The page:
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For someone who works in the Vehicle Technologies Program, I actually don't spend that much time in my automobile. I usually get around using a combination of public transit, my bike, and my own two feet. But I'm an exception. In the U.S., the vehicle miles travelled per person is actually twice as high as it is in Western Europe and three times higher than in Japan. However, alternatives to using your car have a wealth of benefits. In addition to reducing petroleum consumption, they can lower greenhouse gas emissions, improve air quality, decrease stress, and bring communities together. Fortunately, there are a variety of ways to minimize the distance you drive that can also save time and money.
With May being National Bike Month and Bike to Work Day occurring last Friday, it's a great time to investigate biking in your community. The Drive Less, Save More campaign through the Oregon Department of Transportation provides great resources for bicycle commuters, including maintenance tips, safety advice, and theft avoidance. It even has instructional videos that lead you step-by-step through skills like fitting a helmet. Although Bike to Work Day is over, the League of American Bicyclists' website lists a variety of other Bike Month events.
Walking to work or local businesses is also a great option. The Environmental Protection Agency's Smart Growth program helps cities plan development so that they can be more walk-able and bike-able in the future. Safe Routes to School, run by the Federal Highway Administration, assists communities in planning, developing, and implementing projects that make it safer for students to walk and bicycle to school.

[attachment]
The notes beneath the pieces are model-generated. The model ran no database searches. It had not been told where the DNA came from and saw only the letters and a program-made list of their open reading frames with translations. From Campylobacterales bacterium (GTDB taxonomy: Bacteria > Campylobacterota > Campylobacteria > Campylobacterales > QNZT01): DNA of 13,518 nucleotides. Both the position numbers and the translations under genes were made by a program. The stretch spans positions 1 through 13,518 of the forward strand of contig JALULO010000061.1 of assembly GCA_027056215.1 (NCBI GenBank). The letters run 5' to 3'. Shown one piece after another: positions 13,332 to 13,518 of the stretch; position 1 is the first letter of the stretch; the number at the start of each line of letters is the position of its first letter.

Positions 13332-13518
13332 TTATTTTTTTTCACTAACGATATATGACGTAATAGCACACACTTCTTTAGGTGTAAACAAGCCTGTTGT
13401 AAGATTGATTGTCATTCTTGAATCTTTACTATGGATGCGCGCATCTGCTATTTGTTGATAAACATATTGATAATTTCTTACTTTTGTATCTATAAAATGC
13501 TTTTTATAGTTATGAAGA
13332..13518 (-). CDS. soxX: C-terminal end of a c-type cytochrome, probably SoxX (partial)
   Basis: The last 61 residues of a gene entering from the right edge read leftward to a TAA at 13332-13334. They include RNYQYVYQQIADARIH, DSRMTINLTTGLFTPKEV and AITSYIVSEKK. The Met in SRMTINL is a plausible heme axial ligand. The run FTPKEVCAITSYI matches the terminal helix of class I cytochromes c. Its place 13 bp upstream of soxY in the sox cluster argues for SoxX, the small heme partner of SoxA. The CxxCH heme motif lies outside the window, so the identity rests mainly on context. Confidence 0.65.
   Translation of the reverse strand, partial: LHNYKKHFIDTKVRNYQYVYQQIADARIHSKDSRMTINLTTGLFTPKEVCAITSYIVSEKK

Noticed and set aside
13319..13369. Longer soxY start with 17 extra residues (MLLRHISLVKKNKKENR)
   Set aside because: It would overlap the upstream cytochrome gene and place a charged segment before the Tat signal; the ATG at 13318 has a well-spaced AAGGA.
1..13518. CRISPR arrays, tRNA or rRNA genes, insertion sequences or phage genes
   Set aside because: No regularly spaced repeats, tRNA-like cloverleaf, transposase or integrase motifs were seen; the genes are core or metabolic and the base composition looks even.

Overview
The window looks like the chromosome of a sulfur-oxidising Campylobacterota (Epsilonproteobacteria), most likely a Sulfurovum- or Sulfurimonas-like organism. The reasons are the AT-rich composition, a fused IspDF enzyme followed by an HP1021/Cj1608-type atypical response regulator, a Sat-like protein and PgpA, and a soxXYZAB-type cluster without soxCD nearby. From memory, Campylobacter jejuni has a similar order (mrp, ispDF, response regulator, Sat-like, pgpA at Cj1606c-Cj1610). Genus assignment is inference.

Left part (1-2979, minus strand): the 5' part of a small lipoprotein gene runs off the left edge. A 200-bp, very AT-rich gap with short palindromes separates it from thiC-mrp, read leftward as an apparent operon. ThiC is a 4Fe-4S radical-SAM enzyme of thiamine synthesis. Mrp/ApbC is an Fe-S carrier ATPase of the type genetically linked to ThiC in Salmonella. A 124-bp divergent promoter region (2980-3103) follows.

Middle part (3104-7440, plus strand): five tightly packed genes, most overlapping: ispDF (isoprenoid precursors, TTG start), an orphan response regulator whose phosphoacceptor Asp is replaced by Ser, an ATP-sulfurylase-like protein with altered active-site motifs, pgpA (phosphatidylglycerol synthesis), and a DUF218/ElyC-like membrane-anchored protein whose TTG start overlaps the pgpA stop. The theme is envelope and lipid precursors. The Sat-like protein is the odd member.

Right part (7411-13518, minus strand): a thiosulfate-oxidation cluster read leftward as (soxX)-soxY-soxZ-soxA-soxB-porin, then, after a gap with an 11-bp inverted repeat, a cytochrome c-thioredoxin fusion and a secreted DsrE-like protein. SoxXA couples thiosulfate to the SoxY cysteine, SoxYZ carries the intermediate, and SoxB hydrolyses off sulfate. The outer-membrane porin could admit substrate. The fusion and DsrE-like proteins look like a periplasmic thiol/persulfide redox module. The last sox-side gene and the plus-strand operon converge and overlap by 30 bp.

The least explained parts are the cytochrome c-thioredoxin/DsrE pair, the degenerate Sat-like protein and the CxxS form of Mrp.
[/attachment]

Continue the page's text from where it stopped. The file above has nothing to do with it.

Depending on the infrastructure in your area, public transit may be another effective way to get around. To find public transit resources nearby, check out the American Public Transportation Association's list of agencies organized by geographic area. Clean Cities coalitions, which are locally-based groups that work to decrease petroleum use in transportation, have collaborated with transit agencies across the country to help make buses cleaner and more efficient. Many cities are also investing in commuter rail, expanded subways, and light rail to help their residents get around.
Other options include telecommuting and carpooling. Many employers now allow telecommuting, or working from home. With a good Internet connection, most employees can participate in conference calls, check email, and write documents in their own house. If you have co-workers as neighbors, consider banding together into a carpool. By sharing a vehicle with other drivers, you can cut your weekly fuel costs in half and save wear-and-tear on your car. In addition, many urban areas allow vehicles with multiple passengers to use High Occupancy Vehicle (HOV) lanes, which are typically less congested. With less traffic, carpooling can significantly shorten your commute time.
No matter what method you choose to reduce the miles you drive, you'll be reducing the stress on your own budget, our economy, and our environment.